August & September Newsletter

First newsletter from America this year! I think this deserves a celebratory gif because it means I get to see most of you!

Reflecting on all that God has done this past year has been so awesome. See more details and stories in my 1 Year Anniversary in Zambia newsletter coming to you by snail mail. I am just so thankful for you guys and all of the piles of prayer you have sent my way! 

PRAY FOR FUNDING! Currently fundraising has gone very slowly and I might not be able to return as planned. Pray for connections and provision. I am talking to a few churches and individuals this week. If you have not given yet, take a look at the super easy challenge below!

Basically I love you and am so happy to be building the Kingdom with you!

Much love, 

Ps. Yes, the title is my Sbux order. And yes, it was the first thing I got when I got off the plane. 

June & July Newsletter

That’s right! This girl is headed your way! 
Lots of big things have happened in these last two months. Like field trips, gap year graduation, and wrapping up my first year here in Zambia. Take a look at the updates below to see whats going on.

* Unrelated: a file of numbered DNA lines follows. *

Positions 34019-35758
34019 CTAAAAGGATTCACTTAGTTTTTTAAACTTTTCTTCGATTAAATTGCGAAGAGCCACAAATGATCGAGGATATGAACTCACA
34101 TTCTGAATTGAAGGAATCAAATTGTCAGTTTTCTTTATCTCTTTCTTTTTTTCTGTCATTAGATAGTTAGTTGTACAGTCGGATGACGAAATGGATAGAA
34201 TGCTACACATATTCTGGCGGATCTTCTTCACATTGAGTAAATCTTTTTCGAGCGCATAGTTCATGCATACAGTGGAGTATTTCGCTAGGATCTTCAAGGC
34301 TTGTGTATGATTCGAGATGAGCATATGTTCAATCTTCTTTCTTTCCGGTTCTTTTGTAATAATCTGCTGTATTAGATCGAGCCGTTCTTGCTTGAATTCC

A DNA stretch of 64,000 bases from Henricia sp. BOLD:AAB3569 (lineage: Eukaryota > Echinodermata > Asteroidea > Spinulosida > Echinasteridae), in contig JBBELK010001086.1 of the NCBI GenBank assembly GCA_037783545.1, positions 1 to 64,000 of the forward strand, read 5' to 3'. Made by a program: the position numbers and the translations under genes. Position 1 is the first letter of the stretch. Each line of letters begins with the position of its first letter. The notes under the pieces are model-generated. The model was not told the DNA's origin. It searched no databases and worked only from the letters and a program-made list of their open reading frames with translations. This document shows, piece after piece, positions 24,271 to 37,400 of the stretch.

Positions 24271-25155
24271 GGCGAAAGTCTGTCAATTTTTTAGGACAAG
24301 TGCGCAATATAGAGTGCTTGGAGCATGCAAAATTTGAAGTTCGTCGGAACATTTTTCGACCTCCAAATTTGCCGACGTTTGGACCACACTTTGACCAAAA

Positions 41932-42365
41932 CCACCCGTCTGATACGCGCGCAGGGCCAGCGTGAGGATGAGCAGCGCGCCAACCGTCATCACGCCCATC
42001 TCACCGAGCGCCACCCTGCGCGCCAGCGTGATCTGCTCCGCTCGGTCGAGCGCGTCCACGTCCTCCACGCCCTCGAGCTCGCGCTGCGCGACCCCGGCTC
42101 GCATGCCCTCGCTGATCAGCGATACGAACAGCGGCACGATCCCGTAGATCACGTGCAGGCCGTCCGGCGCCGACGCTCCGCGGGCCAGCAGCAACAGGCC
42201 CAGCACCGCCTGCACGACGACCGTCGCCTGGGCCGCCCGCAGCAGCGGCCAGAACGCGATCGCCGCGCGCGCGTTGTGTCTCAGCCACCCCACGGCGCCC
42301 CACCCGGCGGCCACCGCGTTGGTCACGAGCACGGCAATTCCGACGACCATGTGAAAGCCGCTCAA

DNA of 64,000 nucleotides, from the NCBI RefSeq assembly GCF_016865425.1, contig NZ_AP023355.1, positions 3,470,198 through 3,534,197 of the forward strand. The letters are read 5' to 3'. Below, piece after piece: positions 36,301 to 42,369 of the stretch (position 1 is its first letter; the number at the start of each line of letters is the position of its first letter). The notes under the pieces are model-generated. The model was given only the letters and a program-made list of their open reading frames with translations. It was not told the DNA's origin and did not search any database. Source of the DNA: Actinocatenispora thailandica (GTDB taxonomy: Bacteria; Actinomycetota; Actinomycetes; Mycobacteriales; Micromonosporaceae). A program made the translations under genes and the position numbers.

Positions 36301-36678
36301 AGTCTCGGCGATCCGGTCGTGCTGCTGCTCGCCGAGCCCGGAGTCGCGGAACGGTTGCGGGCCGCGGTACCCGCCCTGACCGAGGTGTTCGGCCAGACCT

I arrive back in the States Wednesday August 9th, so keep your eyes and ears peeled for when I will be around your area cuz I’ll be making the rounds!
I can’t wait to see you and hug you and swap stories with you!
Much love, 

For a one-stop shop for all my links, check out my tumblr page.

Building Students by Building Couches

Building Students by Building Couches

“You have taught us a lot, you know,” one of my students told me while I made both of us tea.

“Oh really?” I responded.

“Yeah. Like you built your own couch!”

It was true. When I moved in, the couches were old and was convinced a U couch would be perfect, so I asked around and finagled a way to get free wooden pallets. I bought a bucket of varnish, mattresses, and material for cushions and sanded away for months until I had a couch that perfectly fit my living room. “We were all watching you every day sitting on your porch sanding and measuring,” he continued. As I remembered the students popping their heads out of the dining hall to watch me like l was insane.

“We kind of thought you were crazy.” I laughed and nodded. “But then we realized that if you want something to get done, you find a way. That taught us about facing challenges in life.”

Flattered and a little shocked, I reflected that my job is so unique because I’m never “off.” Even the little things I do affect my students and can teach them something. Even something as mundane as building a couch.

It is your support that allows me to encourage and mentor students like these. Would you prayerfully consider supporting my mission work in Zambia?